Lim Ok Kyung | had smuggled Chinese entertainment equipment across the border into North Korea. When the authorities found out, Lim’s fate was largely locked up.

Unlike in Western countries, North Korean law operates on a presumption of guilt. In other words, mere arrest means, in practice, judgment.

Lim’s advantage was that her husband served in the Communist Party. The spouse’s tireless struggle for his wife shortened his imprisonment to just ten days.

For many others, arrest means the death penalty.

– I had to stand together for five days. They didn’t let me sleep at all, Lim times in a Human Rights Watch (HRW) report.

– Some guards kicked me in their boots as they walked past.

Eventually, Limi was given his own cell, but he couldn’t sleep on its cement floor because the temperature sank to the side of the frost. A thin blanket did not help keep the cold away.

Lim knows he’s lucky. It was through relationships that he avoided falling into overpopulated mass cells. After spending three days completely without food, he got some cabbage, bean soup and barley.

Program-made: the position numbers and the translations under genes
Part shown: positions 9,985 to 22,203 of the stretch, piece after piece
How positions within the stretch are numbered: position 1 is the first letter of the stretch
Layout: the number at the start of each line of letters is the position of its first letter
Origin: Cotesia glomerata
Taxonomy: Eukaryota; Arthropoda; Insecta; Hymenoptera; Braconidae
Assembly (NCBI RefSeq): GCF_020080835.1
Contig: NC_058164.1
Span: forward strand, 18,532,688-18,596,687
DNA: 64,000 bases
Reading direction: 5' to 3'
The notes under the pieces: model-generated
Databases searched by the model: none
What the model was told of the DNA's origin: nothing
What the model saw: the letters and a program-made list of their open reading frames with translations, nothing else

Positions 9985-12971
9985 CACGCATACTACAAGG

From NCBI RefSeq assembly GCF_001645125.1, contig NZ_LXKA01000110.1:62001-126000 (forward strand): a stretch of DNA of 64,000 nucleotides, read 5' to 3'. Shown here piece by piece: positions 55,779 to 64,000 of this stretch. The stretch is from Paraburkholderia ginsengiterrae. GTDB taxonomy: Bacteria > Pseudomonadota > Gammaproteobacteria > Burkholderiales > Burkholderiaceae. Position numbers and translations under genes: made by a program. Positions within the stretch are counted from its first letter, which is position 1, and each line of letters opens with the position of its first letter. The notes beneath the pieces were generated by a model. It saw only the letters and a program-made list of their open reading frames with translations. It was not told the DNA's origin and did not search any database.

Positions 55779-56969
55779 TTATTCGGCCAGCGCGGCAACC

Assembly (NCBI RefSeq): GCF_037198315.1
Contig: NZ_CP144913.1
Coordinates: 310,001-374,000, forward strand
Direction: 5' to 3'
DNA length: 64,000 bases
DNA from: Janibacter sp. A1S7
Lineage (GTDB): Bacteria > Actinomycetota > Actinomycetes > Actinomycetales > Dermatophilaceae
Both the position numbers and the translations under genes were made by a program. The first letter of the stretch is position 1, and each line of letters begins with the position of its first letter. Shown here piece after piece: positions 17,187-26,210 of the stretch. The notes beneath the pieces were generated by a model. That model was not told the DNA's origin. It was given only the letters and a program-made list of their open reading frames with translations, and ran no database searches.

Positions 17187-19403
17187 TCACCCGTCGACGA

– At that point, everything tasted delicious.

“Constant fear”

Lim’s report is just one of the testimonies collected by HRW about systematic human rights violations in North Korea. Torture, assaults, forcing hours into one position, and even rape are common means of interrogation.

And the situation will not improve even if they “acknowledge” the crime being prosecuted.

Several inmates also report deficiencies in basic needs such as soap or menstrual pads. Indeed, HRW describes the position of prisoners in North Korea as “worse than animals”.

– North Korea’s pre-trial detention centers are biased, violent, cruel and degrading, Asia’s director Brad Adams said.

– North Koreans live in constant fear. They know that the justice system is based on the presumption of guilt, and the only ways to get out of it are corruption and good relations.

According to the report, the North Korean judiciary relies heavily on pleasing the ruling Communist Party. The 22 prisoners interviewed for it have fled the current leader Kim Jong-unin during the reign.

– If the police manage to “solve” the crime, it will help them move forward in their careers. As soon as I was brought to the station, they started hacking me, Heo Jong-hae said CNN: where.

According to Heo, the situation has only worsened in recent years.

– In prison, we are treated like pigs. I was unable to walk for a week after my arrest because they beat my knees, in turn continued the accused of stealing corn on the cob. Kang Ri-yuk.

Kang’s walk is still laborious, even though almost a decade has passed since his arrest.

Human Rights Watch is urging North Korea to end torture and inhuman and degrading treatment in detention and interrogation centers.

But since North Korea has so far not admitted any abuses, it is hard to believe that it will slam its ears on the remarks of the human rights organization either.